Offline Geezer

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I wonder if there is some sort of bonding between the coffee and the water in the damp coffee?

What happens if you premix the coffee with a small amount of water so that it's liquid, then dump it into the hot water in the cup? Does it mix more or less quickly compared with adding dry coffee to the cup? The dry coffee may actually disperse more rapidly.

I'd do the experiment myself, but I'm a coffee snob, so I don't allow the instant muck into the house  :D
 

Offline tommya300

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I wonder if there is some sort of bonding between the coffee and the water in the damp coffee?

What happens if you premix the coffee with a small amount of water so that it's liquid, then dump it into the hot water in the cup? Does it mix more or less quickly compared with adding dry coffee to the cup? The dry coffee may actually disperse more rapidly.

I'd do the experiment myself, but I'm a coffee snob, so I don't allow the instant muck into the house :D

The most expensive coffee beans can cost up to $600 a pound
.


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Kopi Luwak  [?]



 

Offline Geezer

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A yes. The Bucket List.
 

Offline graham.d

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I wonder if there is some sort of bonding between the coffee and the water in the damp coffee?

What happens if you premix the coffee with a small amount of water so that it's liquid, then dump it into the hot water in the cup? Does it mix more or less quickly compared with adding dry coffee to the cup? The dry coffee may actually disperse more rapidly.

I'd do the experiment myself, but I'm a coffee snob, so I don't allow the instant muck into the house  :D

I think you are right. It is my impression that the damp coffee bits have absorbed or adsorbed water on their surfaces and this has changed the nature of the surface to be not so permeable. You can see that the damp coffee bits are more glazed looking than dry ones - maybe crystallised rather than amorphous. This material takes longer to dissolve and protects the drier inner parts until it has done so. The stuff does dissolve eventually but takes a lot of stirring.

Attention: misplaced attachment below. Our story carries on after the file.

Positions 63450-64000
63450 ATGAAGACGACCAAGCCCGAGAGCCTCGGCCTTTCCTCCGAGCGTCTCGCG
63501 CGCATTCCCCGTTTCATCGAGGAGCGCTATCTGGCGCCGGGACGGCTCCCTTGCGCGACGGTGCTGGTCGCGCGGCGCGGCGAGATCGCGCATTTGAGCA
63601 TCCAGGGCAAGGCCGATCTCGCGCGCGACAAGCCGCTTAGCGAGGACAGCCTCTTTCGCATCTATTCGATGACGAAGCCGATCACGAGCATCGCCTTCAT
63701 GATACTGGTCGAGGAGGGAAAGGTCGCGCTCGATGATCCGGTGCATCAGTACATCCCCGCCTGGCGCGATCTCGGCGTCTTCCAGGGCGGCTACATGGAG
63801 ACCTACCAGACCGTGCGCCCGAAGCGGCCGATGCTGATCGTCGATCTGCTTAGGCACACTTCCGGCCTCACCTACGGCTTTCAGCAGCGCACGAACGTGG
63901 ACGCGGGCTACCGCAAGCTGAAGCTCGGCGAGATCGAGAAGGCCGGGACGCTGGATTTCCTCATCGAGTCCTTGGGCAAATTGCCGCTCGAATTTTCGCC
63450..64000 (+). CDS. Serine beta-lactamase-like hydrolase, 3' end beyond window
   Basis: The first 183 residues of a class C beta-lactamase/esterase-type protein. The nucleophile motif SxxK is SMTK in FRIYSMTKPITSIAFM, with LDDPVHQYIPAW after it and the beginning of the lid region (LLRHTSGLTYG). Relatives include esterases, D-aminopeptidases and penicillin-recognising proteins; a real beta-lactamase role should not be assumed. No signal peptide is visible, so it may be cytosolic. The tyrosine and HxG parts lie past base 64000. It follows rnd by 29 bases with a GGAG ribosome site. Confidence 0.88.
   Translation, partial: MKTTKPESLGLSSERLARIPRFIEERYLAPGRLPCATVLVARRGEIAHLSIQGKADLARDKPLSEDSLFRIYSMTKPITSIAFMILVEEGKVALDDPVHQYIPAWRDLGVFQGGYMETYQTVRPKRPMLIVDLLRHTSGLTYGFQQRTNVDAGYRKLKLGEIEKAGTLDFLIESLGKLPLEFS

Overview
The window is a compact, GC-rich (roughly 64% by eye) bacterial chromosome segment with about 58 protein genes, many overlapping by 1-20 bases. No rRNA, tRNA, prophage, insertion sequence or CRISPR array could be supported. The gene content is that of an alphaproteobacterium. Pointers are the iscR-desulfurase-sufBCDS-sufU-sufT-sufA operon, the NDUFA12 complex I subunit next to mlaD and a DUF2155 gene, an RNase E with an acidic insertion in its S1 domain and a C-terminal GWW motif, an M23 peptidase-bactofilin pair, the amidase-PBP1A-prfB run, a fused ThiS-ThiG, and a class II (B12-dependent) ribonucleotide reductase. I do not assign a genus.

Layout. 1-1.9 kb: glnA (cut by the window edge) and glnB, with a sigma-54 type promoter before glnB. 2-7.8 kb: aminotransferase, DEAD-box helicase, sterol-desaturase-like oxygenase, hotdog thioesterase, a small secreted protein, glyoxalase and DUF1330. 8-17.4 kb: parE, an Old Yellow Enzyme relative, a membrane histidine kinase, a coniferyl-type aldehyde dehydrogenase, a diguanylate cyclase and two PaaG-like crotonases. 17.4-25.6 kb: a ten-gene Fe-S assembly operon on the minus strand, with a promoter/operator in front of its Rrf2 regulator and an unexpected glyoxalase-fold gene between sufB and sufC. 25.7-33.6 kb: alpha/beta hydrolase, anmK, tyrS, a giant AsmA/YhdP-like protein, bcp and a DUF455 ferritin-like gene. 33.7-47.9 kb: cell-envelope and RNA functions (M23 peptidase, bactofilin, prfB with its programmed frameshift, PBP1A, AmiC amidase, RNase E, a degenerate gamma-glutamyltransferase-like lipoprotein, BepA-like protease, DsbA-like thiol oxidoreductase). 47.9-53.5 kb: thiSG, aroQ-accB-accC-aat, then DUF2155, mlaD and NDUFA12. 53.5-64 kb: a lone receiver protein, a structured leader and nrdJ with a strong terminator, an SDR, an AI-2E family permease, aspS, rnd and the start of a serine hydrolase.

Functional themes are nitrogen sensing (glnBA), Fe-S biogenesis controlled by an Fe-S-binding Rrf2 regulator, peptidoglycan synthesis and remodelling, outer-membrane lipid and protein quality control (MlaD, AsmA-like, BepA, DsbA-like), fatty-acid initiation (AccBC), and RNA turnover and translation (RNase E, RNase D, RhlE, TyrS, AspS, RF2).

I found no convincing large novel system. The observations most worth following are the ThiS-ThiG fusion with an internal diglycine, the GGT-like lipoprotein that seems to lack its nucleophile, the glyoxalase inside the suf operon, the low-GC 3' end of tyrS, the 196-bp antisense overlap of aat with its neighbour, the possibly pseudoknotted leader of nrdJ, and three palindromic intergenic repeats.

Offline rosy

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Geezer/graham.d, I think you're spot on. The nature of the freeze-drying process is that it leaves tiny pores in the freeze-dried material whence the water has sublimed (glossary - sublimed: like evaporated, but when a solid turns straight to a gas, rather than going via the liquid phase), which means that freeze-dried material rehydrates very readily. Once the coffee gets damp and the outermost layer partially dissolves and closes over the pores, this advantage is going to be lost and the coffee (or whatever) can only dissolve from the outside in.
 

Offline graham.d

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Thankyou Rosy. That explains it.
 

Offline Geezer

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Geezer/graham.d, I think you're spot on.

Will we be getting stars then?
 

Offline tommya300

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Geezer/graham.d, I think you're spot on.

Will we be getting stars then?

.